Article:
The demand by asset managers, CLOs and other investors for leveraged loans continues to fuel the market for cov-lite loans that include other terms that are attractive for sponsors.  These terms often allow for liability management transactions by permitting transfers of assets to unrestricted subsidiaries, or the non-pro rata uptiering of debt and incurrence of super-priority debt with mere majority lender consent.  While the onset of Covid in the first quarter of 2020 offered some opportunity for lenders to impose greater discipline on borrowers in exchange for relief (such as amends and extends, forbearances or covenant relief), this discipline was relatively short lived.  Below is a summary of the trends we have seen in the leveraged loan market during the past year.

1. Cov-Lite Remains the Rule

Except for the most distressed issuers, cov-lite deals continue to be the order of the day.

2. Covenant Holidays Not Permanent

During the first six months of the pandemic, there were borrowers that needed waivers.  In exchange for temporary waivers of financial covenants, lenders insisted that these borrowers restrict dividends, investments and additional debt.  Many of these concessions, however, abated once borrowers became able to comply with their financial covenants.

3. Expanding EBITDA Definitions

Prevalent definitions of EBITDA generally were broad enough to allow addbacks for increased costs, and sometimes also for lost revenues, associated with the pandemic.  Some new leveraged loan agreements expressly allowed addbacks for such expenses.  Generally, caps on addbacks loosened incrementally across the board (including caps on addbacks for synergies, savings, and one-time expenses).  Some post-March 2020 credit agreements allowed the borrower to adjust EBITDA for cost savings that were “reasonably foreseeable” for up to a three-year period.

4. Reallocation of Capacity for Additional Debt

The recent market has increasingly permitted borrowers to convert capacity in one bucket into capacity in another bucket, typically with the effect of increasing borrowers’ ability to incur new secured debt.  Some sponsor deals now allow significant amounts of restricted payment capacity to be repurposed into secured debt capacity, subject to any applicable leverage or ratio tests.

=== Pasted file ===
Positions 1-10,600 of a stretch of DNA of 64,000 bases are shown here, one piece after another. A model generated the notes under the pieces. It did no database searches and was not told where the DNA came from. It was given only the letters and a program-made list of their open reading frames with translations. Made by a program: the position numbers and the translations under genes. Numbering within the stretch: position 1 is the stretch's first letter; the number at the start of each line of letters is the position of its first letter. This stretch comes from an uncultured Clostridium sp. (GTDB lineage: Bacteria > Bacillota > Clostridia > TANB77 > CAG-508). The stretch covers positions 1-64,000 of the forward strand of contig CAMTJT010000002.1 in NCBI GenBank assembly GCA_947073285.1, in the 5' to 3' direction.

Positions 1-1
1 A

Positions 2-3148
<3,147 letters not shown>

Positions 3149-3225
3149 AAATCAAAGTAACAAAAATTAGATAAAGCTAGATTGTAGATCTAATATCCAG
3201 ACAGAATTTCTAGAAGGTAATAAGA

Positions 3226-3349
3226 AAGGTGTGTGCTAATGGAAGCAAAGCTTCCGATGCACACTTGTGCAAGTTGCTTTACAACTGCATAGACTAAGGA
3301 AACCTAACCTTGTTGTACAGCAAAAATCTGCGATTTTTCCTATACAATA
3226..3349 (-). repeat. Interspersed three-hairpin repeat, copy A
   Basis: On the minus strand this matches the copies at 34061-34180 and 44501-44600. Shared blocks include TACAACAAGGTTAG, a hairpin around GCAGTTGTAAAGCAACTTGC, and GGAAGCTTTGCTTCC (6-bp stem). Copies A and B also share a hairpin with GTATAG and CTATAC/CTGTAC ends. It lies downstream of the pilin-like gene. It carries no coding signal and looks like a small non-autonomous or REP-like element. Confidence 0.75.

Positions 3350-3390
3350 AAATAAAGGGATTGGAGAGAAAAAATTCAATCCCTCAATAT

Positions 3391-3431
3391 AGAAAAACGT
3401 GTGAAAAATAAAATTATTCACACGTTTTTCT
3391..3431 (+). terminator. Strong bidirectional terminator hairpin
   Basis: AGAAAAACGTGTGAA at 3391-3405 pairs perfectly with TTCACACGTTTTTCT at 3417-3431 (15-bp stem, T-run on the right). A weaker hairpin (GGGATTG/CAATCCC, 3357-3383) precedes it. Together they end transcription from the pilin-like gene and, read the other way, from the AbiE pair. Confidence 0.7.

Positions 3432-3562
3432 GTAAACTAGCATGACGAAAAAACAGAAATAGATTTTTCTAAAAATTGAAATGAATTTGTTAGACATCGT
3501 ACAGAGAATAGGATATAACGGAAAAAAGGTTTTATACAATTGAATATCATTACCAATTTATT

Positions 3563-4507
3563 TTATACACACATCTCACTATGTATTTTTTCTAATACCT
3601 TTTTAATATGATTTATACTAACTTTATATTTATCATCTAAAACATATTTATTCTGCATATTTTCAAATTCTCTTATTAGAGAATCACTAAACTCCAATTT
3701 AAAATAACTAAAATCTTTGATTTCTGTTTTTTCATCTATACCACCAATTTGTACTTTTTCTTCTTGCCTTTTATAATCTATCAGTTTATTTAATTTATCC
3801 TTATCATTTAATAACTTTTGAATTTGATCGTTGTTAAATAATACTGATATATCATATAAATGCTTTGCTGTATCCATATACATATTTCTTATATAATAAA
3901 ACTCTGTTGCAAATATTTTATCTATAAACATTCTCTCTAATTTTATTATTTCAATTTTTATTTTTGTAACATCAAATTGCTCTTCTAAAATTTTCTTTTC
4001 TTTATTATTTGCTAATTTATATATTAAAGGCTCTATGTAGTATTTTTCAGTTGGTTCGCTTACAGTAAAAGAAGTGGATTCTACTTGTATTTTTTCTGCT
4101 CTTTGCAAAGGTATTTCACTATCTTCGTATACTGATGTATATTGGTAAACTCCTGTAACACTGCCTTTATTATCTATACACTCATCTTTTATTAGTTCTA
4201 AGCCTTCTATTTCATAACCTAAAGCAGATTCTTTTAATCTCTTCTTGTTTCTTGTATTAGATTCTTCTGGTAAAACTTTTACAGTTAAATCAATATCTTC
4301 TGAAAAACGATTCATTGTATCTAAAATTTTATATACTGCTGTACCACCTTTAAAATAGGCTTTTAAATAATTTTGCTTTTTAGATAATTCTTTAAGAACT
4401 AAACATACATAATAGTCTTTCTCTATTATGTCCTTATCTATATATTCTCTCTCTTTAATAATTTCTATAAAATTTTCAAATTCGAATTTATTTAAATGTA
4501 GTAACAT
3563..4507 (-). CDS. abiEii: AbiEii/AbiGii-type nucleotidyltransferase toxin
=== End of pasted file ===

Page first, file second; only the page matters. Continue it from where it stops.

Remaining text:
5. Status of J.Crew Blockers

In 2017, J.Crew relied on its investment capacity and restricted payments capacity in its term loan agreement to transfer at least $250 million of intellectual property securing its term loans to an unrestricted subsidiary, and then borrowed against the transferred assets to repay structurally subordinated debt of its parent.  While “J.Crew blockers” are not widespread, several credit agreements contain provisions attempting to prevent borrowers from engaging in a J.Crew-like transaction, and there are a variety of J.Crew blockers in the market.  The most protective J.Crew blocker seeks to prevent the transfer of material IP or other valuable collateral outside of the credit group (e.g., “no Material Intellectual Property owned by any Loan Party may be contributed as an Investment by any Loan Party to any non-Loan Party”).  However, sponsors generally have been successful in pushing against these blockers.

6. Status of Chewy Blockers

In June 2018, PetSmart, Inc. announced that it had transferred a portion of its equity in Chewy, Inc.—a key subsidiary of PetSmart—to a newly formed unrestricted subsidiary.  Because PetSmart’s loan documents allowed non-wholly owned domestic subsidiaries to be released from the guarantees and pledges securing PetSmart’s secured term loan (the debt PetSmart incurred to acquire Chewy), Chewy was released from these guarantees and pledges, and its assets were no longer available to satisfy PetSmart’s secured loans.